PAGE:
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A researcher at the University of Arizona has received a $1.82 million grant from the National Institute of General Medical Sciences to advance the capabilities of a device that can detect single molecules, such as biomarkers for cancer, Alzheimer's disease and COVID-19.

Biomedical engineering professor Judith Su operates the Little Sensor Lab at UA, the core of which is a technology called the "frequency locked optical whispering evanescent resonator," or FLOWER. This device detects whispering gallery waves, a phenomenon where sound or light waves travel around a concave surface.

On a microscopic level, FLOWER examines light traveling around a small ring. Each time the light makes a loop, a small amount may interact with a close-by solution such as blood or water. If a molecule of the solution interacts with the lightwave, it slightly changes the light's refraction. As the light continues to loop around the ring, it interacts with the molecules more, increasing the chance of detection.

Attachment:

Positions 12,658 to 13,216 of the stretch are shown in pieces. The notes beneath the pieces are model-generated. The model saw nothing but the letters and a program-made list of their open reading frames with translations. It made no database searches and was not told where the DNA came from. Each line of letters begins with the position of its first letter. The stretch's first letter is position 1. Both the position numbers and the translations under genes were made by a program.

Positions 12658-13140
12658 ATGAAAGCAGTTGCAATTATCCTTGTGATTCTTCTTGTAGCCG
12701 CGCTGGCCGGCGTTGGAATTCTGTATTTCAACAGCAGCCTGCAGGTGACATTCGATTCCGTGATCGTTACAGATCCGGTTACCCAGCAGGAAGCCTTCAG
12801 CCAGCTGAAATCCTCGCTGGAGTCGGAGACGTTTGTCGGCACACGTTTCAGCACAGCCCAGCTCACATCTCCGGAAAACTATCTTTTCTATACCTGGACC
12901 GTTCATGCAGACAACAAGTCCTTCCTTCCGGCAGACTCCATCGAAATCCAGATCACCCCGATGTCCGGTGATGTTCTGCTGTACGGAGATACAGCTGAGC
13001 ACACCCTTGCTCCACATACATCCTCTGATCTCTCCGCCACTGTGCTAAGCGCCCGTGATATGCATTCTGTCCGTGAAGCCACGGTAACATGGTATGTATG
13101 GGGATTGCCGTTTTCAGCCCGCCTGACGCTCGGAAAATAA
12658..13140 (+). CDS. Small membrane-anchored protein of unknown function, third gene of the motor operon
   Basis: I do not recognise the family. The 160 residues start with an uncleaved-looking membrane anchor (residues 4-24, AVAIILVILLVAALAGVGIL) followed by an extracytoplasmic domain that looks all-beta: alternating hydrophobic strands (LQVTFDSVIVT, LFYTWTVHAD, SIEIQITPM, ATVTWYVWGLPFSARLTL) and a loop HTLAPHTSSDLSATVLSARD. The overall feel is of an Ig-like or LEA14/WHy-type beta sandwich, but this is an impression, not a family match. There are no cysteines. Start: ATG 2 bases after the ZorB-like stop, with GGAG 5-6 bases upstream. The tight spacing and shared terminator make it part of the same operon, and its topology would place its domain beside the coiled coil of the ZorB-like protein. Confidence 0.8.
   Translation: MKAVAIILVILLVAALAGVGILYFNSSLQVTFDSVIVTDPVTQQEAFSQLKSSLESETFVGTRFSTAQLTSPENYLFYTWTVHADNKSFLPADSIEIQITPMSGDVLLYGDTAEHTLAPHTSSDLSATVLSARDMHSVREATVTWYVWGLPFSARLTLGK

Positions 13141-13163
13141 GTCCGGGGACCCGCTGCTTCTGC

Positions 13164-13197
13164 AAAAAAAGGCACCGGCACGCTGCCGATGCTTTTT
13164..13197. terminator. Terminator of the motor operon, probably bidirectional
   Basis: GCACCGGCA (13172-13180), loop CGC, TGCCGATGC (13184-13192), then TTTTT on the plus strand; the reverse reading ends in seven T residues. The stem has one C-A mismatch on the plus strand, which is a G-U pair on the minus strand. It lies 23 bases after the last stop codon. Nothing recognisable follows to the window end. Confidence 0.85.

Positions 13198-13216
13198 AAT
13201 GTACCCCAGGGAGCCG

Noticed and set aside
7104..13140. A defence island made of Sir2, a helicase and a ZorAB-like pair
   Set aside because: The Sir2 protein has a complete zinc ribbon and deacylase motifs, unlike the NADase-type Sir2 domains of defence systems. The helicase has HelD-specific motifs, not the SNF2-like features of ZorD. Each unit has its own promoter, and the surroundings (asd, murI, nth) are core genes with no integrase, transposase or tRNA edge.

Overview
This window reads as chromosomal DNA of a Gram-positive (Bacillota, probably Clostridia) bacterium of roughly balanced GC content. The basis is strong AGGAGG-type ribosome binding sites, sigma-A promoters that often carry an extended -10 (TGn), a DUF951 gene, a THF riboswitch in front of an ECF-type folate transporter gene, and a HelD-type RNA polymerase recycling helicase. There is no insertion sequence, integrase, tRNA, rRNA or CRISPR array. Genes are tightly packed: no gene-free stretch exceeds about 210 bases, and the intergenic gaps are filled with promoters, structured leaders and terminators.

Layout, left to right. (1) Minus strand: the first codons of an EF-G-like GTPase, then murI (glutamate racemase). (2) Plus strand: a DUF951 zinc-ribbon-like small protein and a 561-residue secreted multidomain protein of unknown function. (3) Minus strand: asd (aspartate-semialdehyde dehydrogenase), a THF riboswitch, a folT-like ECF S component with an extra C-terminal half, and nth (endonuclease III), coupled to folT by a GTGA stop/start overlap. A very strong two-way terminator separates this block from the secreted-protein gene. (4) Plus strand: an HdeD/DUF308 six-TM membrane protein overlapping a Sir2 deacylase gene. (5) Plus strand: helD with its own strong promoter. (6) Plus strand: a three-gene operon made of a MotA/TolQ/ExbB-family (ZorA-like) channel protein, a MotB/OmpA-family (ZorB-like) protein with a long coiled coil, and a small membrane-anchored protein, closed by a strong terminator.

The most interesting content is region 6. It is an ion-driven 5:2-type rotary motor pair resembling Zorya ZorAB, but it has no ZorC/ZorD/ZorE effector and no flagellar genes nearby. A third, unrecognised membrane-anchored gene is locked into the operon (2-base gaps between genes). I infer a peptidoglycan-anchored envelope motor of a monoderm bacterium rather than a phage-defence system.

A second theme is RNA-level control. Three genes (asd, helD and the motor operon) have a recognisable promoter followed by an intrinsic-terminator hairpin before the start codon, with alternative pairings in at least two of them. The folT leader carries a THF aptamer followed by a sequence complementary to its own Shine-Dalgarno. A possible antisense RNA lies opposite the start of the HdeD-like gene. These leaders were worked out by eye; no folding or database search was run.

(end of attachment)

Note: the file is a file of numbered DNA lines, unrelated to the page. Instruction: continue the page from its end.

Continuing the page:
According to Su, normal sensors interact with a molecule once, but in this case, it interacts with the molecule hundreds of thousands of times, resulting in the detector’s sensitivity boost. Thanks to this versatile testing method, FLOWER can be used to detect a variety of molecules. And because COVID-19 can travel via airborne molecules, FLOWER may hold the key to a non-invasive breath test for COVID-19 instead of a swab or a blood test.

"Everything our lab does is centered around ultrasensitive optical sensing, for a wide variety of applications, like environmental health monitoring, food and water quality monitoring, and detecting toxic industrial chemicals," Su said. "Anything worth sensing, we sense."